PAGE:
HDP, the leading pro-Kurdish Rights party, set to play a pivotal role in Turkish elections next year, stated it is open to talks with other opposition parties on finding a joint candidate who could end President Tayyip Erdogan’s two decades in power, reported Reuters.
Senior deputy Saruhan Oluc told Reuters that the Peoples’ Democratic Party (HDP), which has about 12% support nationally, would propose its own presidential candidate if such discussions sputter with a separate opposition alliance.
With 10 months before a vote, the question of whether the HDP and other anti-Erdogan parties can agree is critical given polls show they have their best shot ever to topple the president and his AK Party (AKP), which have been in government since 2002.
Such cooperation was vital in 2019 when HDP supporters voted in line with other opposition voters to defeat AKP mayoral candidates in Istanbul, Ankara and other cities.
But Oluc said the coming national presidential and parliamentary votes, set for June 2023, were another matter.
“The needs and dynamics are very different”, he said in an interview. The HDP is not seeking to join the main opposition alliance on voting for members of parliament, while it was looking to agree a single challenger to Erdogan.
Oluc said the identity of the presidential candidate was less important than the opposition agreeing on policy.
That means “building a strong local and national democracy, ensuring an impartial and independent judiciary, the rule of law and finding a democratic solution to the Kurdish problem,” he said.
“We are open to negotiation on this,” he added. “If this does not work and negotiations are not held with us, we will put out our own candidate in the first round.”
Analysts say an HDP candidate could diffuse the anti-Erdogan vote and boost the president’s chances of winning, even as polls show his AKP is likely to lose control of parliament.
Election stakes are high after Erdogan’s conservative AKP shifted a traditionally secular society in an Islamist direction, transformed Turkey into a regional military power and used the courts to aggressively crackdown on dissent.
The centrist Republican People’s Party (CHP) and the nationalist IYI Party, which lead the informal opposition alliance, are second and fifth largest in parliament, respectively. The leftist HDP, which is outside of their alliance, is third.
The opposition’s challenge was laid bare this week when a CHP deputy floated the idea of an HDP member as minister in a possible new government.
With the HDP facing a possible ban over alleged ties to Kurdish militants, which it denies, the idea met fierce IYI criticism. IYI MP Yavuz Agiralioglu said “we will never walk with a HDP that cannot break ties with terrorism”.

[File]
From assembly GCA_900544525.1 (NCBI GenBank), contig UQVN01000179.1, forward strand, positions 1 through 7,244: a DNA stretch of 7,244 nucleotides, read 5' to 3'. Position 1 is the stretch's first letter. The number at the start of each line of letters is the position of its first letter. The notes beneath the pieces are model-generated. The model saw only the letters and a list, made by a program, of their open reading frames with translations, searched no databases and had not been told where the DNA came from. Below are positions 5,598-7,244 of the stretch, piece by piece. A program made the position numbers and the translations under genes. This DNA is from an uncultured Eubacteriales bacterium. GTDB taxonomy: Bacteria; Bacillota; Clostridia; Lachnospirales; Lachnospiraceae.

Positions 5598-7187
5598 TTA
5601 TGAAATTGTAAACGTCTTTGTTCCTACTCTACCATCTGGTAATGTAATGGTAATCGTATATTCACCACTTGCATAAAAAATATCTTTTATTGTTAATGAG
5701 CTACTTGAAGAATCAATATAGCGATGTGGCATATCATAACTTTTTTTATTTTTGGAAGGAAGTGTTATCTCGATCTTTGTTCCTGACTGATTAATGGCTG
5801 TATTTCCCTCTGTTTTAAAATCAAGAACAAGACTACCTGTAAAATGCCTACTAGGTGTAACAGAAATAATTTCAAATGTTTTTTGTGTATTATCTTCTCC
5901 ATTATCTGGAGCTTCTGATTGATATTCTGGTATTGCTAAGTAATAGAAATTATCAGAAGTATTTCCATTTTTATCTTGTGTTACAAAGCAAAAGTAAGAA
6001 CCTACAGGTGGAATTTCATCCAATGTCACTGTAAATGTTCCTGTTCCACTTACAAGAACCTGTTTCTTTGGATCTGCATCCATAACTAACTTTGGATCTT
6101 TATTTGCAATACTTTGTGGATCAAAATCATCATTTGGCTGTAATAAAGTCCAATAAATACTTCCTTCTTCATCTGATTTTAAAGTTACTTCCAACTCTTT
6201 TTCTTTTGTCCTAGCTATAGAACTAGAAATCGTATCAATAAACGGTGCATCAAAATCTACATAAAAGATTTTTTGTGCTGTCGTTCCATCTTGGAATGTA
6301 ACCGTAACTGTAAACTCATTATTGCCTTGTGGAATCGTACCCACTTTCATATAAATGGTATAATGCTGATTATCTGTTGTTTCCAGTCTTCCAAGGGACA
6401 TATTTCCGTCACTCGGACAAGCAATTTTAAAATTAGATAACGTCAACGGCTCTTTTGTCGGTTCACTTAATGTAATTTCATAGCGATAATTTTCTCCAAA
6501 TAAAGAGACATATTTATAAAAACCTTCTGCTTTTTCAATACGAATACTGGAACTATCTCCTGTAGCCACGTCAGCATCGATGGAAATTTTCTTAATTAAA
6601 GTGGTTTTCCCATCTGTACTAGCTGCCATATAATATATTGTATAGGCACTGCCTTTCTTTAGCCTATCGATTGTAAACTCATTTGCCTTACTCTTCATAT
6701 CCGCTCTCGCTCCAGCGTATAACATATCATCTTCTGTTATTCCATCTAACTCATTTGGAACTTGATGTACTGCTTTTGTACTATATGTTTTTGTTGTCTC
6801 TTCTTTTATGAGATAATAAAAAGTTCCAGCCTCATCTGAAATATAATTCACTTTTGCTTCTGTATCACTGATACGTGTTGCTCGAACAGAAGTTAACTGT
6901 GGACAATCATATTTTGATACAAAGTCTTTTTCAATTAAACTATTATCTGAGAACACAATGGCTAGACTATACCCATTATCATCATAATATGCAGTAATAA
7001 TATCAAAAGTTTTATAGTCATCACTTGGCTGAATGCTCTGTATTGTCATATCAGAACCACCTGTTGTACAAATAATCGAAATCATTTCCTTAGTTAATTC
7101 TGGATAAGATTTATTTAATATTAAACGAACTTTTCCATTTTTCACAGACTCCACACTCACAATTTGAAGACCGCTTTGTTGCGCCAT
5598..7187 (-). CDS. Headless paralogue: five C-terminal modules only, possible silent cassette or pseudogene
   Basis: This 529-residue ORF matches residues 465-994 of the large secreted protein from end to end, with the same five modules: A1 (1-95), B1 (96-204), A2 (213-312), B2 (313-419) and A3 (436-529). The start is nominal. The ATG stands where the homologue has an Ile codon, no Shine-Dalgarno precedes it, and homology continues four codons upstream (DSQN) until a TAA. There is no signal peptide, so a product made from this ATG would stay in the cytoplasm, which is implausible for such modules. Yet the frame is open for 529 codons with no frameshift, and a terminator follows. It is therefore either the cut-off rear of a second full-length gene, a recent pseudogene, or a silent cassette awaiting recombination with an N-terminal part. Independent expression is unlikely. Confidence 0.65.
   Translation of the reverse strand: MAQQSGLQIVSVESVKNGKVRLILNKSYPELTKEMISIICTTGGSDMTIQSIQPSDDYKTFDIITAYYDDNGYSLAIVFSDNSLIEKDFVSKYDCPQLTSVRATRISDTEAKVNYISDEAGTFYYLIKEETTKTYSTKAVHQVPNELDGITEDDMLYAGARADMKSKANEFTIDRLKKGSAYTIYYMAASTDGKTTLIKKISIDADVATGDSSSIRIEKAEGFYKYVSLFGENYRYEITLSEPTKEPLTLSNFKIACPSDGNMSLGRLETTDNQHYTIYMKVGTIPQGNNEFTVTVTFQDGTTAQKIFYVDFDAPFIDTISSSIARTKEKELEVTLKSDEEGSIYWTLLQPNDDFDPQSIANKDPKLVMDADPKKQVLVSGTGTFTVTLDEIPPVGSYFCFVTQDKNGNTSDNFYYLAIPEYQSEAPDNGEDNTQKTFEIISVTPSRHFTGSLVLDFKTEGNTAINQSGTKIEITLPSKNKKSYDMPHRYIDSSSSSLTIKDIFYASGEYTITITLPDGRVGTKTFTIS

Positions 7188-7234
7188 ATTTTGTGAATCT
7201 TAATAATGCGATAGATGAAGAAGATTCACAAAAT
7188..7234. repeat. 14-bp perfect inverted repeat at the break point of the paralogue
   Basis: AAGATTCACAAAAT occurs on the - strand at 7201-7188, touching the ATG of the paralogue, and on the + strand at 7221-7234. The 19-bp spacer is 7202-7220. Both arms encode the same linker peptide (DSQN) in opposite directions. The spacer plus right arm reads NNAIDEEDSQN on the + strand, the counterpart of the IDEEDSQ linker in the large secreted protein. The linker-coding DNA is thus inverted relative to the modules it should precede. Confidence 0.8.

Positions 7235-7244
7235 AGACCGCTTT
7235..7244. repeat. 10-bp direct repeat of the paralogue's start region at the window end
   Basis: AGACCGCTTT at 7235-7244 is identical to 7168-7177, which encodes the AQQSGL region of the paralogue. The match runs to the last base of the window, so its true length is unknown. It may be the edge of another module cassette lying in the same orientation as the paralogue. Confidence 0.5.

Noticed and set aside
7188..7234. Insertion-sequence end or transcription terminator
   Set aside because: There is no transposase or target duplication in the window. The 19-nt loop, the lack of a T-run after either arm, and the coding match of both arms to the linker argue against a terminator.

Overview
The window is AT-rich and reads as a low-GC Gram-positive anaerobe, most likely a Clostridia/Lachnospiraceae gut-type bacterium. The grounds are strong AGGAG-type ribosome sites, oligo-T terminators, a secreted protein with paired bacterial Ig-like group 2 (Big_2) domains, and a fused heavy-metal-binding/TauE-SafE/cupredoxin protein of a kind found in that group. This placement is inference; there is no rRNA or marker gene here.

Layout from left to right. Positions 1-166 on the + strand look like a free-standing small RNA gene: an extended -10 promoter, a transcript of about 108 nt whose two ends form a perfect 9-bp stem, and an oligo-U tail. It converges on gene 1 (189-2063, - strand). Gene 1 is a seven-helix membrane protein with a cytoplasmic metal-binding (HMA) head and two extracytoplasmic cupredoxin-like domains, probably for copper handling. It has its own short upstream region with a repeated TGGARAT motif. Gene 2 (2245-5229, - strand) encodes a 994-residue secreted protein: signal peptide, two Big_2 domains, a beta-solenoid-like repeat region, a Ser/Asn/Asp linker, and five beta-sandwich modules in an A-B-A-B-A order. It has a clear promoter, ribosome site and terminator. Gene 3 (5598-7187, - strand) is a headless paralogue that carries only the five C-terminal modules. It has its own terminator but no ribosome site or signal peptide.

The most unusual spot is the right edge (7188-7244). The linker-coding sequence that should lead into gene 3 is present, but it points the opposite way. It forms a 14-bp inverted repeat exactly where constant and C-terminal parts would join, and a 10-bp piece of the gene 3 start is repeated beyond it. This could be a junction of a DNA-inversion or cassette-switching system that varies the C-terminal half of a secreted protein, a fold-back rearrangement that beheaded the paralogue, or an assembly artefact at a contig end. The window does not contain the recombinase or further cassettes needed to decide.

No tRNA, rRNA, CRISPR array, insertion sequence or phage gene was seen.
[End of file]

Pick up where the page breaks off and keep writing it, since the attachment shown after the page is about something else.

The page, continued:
Defending his HDP minister suggestion, CHP deputy Gursel Tekin said: “we cannot curse on a whim parties which function legally, we cannot treat them as lepers. If nearly 7 million of our citizens vote for them we will respect that.”
Asked about the hypothetical idea, Oluc said the HDP had not proposed running a ministry.
Analysts nevertheless say the opposition needs to accept a role for the HDP in the election process, putting aside nationalist qualms, if they are to succeed in ousting Erdogan.
“If the (opposition) Nation Alliance does not have strong support, they won’t be able to push through decisions without the HDP,” said Ozer Sencar, chairman of pollster Metropoll.
The dilemma for the opposition is that the Kurdish Rights Movement is closely associated with terror organization PKK and Kurdish separatism in the eyes of a large majority of ethnic Turks. Formal cooperation with HDP is one of the very few non-economic issues which may swing opposition voters towards the AKP-MHP axis.
Neither are AKP and MHP unaffected by their joint opposition to HDP. Nationalist MHP has no votes among Kurds, while Erdogan’s AKP has slipped rapidly, with CHP becoming the second party in some Kurdish-majority provinces after HDP, according to recent polls.
The most likely scenario is HDP fielding its own candidate in the first round of presidential elections, who is certain to disqualify for the second round. The second round of the presidential race is shaping up between Erdogan and CHP leader Kemal Kilicdaroglu, though the six-member opposition alliance is yet to anoint him as their candidate. In this scenario, up to 75% of Kurdish voters would choose Kilicdaroglu over Erdogan.
HDP is currently in trial at the Constitutional Court, which should decide whether the party ought to be banned on charges of sedition. The verdict could be handed down as early as November. HDP and its predecessors are no strangers to political bans, with the party said to have already made arrangements to contest elections under a new banner. Yet, both the ruling and opposition alliances will be severely tested in the eyes of the Kurdish voter, based on their reaction to a potential guilty verdict.
It is possible some HDP voters migrating to CHP if the party is shuttered, if CHP can effectively campaign to defend political equality without hurting the sensibilities of its ally IYI Party.
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